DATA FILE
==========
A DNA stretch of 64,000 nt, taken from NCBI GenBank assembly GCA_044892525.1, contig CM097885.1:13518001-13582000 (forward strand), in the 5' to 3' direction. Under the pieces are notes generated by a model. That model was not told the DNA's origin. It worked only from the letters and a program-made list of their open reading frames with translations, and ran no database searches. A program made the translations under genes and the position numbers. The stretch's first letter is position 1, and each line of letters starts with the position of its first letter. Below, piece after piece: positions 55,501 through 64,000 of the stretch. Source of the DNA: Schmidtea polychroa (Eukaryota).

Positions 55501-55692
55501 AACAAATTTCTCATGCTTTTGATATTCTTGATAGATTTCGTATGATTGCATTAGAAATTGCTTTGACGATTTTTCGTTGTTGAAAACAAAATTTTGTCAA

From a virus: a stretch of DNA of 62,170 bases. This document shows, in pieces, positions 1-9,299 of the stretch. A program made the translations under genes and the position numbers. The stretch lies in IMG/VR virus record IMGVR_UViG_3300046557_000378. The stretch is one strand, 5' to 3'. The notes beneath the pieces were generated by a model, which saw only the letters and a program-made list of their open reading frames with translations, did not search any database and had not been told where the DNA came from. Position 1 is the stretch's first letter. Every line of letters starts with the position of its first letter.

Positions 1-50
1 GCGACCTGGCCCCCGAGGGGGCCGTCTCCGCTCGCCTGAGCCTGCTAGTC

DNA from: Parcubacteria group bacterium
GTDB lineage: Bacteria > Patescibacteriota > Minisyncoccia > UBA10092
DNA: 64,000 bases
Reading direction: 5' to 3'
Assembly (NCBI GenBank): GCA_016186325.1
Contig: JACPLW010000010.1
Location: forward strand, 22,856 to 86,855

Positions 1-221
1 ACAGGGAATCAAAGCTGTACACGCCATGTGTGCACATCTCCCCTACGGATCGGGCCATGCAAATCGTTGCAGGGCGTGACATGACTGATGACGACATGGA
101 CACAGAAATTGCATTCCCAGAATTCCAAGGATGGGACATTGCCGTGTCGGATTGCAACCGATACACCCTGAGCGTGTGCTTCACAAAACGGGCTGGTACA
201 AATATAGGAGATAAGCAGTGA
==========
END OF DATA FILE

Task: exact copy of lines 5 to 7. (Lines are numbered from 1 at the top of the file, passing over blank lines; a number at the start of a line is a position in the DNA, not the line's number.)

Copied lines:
Positions 1-50
1 GCGACCTGGCCCCCGAGGGGGCCGTCTCCGCTCGCCTGAGCCTGCTAGTC

DNA from: Parcubacteria group bacterium